On 28 July 2010 a Federal Court action was brought against Airservices Australia by two air traffic controllers employed by the agency for alleged bullying and sexual harassment within the workplace.[24]

2019 Culture review by Elizabeth Broderick[edit]

In August 2019 following media publicity[25] over complaints of ongoing sexual harassment, Airservices engaged Elizabeth Broderick and Co to conduct a culture review.[26]

See also[edit]


  1. ^ "Aviation rescue fire fighting | Airservices". 13 July 2016. Archived from the original on 5 February 2017. Retrieved 10 January 2017.
  2. ^ "Our Board | Airservices". Archived from the original on 27 February 2012.
  3. ^ a b "Airservices among world's best – CANSO benchmarking study". Australian Aviation. 8 May 2013. Archived from the original on 11 October 2016. Retrieved 10 January 2017.
  4. ^ "Key moments of CASA's history". Civil Aviation Safety Authority. Archived from the original on 24 February 2015. Retrieved 24 February 2015.
  5. ^ Prentice, S.A. (1993). "Arthur Brownlow Corbett (1877–1970)". Australian Dictionary of Biography. Vol. 13. National Centre of Biography, Australian National University. ISSN 1833-7538. Archived from the original on 2 February 2015. Retrieved 25 February 2015.
  6. ^ Garrisson, A.D. (1990). "Sir Richard Williams (1890–1980)". Australian Dictionary of Biography. Vol. 12. National Centre of Biography, Australian National University. ISSN 1833-7538. Archived from the original on 25 May 2011. Retrieved 25 February 2015.
  7. ^ Gunn, John (1993). "Sir Donald George (Don) Anderson (1917–1975)". Australian Dictionary of Biography. Vol. 13. National Centre of Biography, Australian National University. ISSN 1833-7538. Archived from the original on 2 February 2015. Retrieved 25 February 2015.
  8. ^ "History: Australian Search and Rescue (AusSAR)". Australian Maritime Safety Authority. Archived from the original on 24 February 2015. Retrieved 24 February 2015. A national centre was established by the Federal Government in 1997 for coordination of Australia's civil search and rescue (SAR) activities. ... Australian Maritime Safety Authority has merged the former aviation SAR responsibilities of Air Services Australia with its own maritime SAR responsibilities
  9. ^ "Work on Onesky to begin as Airservices signs "forward services contract" with Thales". Australian Aviation. 27 February 2015. Archived from the original on 26 May 2019.
  10. ^ "2008 worst year for cancelled or late flights". The Age. 18 January 2009. Archived from the original on 2 November 2012. Retrieved 10 April 2012.
  11. ^ a b "Renegade controllers leave pilots flying blind". The Age. 26 July 2008. Archived from the original on 2 November 2012. Retrieved 10 April 2012.
  12. ^ a b "Shortage of air traffic controllers spells more drama for Qantas". Australian Broadcasting Corporation. 31 July 2008. Archived from the original on 8 November 2012. Retrieved 10 April 2012.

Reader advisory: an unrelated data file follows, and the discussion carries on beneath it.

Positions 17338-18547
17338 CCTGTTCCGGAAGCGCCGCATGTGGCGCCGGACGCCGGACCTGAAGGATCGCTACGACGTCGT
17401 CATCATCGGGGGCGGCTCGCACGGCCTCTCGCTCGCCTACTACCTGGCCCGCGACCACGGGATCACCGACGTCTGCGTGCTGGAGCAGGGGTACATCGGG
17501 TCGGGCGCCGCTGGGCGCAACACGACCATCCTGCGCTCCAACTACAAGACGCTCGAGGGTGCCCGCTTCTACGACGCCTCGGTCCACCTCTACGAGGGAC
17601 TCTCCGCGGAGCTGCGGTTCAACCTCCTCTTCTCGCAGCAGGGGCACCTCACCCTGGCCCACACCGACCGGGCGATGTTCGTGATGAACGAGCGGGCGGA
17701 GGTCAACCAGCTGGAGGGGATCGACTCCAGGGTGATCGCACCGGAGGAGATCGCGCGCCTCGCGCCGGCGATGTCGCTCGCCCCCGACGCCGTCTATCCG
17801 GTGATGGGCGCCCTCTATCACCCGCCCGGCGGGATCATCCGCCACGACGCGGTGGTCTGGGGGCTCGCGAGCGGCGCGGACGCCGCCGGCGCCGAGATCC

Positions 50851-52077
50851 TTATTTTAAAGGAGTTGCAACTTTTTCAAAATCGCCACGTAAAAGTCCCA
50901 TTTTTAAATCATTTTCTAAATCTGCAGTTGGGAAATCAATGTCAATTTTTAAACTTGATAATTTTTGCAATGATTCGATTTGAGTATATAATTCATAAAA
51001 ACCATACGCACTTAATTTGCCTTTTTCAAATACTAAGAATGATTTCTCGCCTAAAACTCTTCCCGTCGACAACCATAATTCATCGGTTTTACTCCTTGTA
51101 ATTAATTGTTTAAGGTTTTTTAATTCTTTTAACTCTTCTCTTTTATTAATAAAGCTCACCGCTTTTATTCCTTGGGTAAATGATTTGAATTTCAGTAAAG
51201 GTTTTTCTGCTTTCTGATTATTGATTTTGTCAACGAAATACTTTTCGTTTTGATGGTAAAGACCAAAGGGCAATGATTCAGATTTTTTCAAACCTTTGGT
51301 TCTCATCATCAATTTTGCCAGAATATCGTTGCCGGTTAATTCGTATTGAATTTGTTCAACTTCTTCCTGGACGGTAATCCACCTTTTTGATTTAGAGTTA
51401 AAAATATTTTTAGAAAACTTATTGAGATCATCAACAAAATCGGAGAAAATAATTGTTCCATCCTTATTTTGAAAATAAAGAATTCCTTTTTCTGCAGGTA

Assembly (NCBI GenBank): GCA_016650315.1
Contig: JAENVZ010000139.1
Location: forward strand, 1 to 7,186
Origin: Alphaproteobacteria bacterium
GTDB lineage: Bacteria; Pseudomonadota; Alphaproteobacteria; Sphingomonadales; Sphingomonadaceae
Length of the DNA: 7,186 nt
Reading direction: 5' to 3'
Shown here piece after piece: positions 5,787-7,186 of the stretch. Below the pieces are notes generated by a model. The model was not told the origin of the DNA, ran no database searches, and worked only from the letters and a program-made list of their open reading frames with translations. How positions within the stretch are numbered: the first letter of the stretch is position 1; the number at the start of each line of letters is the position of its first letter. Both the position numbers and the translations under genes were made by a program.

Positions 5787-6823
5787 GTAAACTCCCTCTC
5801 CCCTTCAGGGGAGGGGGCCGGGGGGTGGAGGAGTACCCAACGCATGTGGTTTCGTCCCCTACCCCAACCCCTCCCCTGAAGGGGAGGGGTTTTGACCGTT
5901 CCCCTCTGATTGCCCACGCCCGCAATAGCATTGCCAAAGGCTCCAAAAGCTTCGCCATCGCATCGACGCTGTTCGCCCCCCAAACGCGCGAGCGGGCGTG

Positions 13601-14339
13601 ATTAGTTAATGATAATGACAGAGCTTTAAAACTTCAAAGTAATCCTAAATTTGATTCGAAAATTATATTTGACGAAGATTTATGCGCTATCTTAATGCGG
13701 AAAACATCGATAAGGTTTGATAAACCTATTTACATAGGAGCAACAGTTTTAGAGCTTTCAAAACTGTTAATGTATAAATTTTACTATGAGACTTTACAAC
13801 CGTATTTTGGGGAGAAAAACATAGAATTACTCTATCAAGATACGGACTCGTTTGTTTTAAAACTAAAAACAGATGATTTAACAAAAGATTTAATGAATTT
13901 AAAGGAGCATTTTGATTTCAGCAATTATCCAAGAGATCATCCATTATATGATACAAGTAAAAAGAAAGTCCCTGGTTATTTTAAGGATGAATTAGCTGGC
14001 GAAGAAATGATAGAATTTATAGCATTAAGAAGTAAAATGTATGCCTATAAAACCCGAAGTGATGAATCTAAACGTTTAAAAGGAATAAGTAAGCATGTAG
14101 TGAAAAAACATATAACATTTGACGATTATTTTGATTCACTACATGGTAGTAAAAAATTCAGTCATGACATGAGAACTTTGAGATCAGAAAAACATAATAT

13. ^ "Virgin Blue demands $500,000 for delays". The Sydney Morning Herald. 7 October 2008. Archived from the original on 3 November 2012. Retrieved 10 April 2012.
  14. ^ "AIRC Determination: Alleged dispute concerning hours of work". Archived from the original on 19 July 2012. Retrieved 10 April 2012.
  15. ^ "Air traffic controllers flag industrial action". Australian Broadcasting Corporation. 22 January 2009. Archived from the original on 30 April 2010. Retrieved 10 April 2012.
  16. ^ Stewart, Cameron (17 February 2012). "Strike on way after air traffic talks fail". Archived from the original on 15 December 2012. Retrieved 10 April 2012.
  17. ^ Creedy, Steve (17 February 2012). "Air traffic controllers' pay row threatens havoc for flights". Archived from the original on 17 September 2012. Retrieved 10 April 2012.
  18. ^ "Air traffic controllers agree to deal". The Age. 4 May 2009. Archived from the original on 4 November 2012. Retrieved 10 April 2012.
  19. ^ a b "Media Release – Air traffic controllers collective agreement ballot successful". Archived from the original on 16 January 2013. Retrieved 10 April 2012.
  20. ^ "Flights delayed or cancelled in Sydney". Brisbane Times. 13 September 2009. Archived from the original on 16 February 2012. Retrieved 10 April 2012.
  21. ^ "Sydney's flight schedule 'to return to normal'". Australian Broadcasting Corporation. 14 September 2009. Archived from the original on 26 November 2009. Retrieved 10 April 2012.
  22. ^ Creedy, Steve (17 February 2012). "Airservices, staff on collision course". Archived from the original on 15 December 2012. Retrieved 10 April 2012.
  23. ^ a b "Airservices 2010–13 Workforce Plan" (PDF). Archived from the original (PDF) on 22 March 2012. Retrieved 10 April 2012.
  24. ^ "Air controllers claim bullying, discrimination". The Age. 29 July 2010. Archived from the original on 10 March 2012. Retrieved 10 April 2012.
  25. ^ "Air traffic control boss 'Mr Mintie' stalked trainee, asked for kisses". Retrieved 12 December 2019.
  26. ^ "Statement regarding claims about workplace culture". Retrieved 12 December 2019.

External links[edit]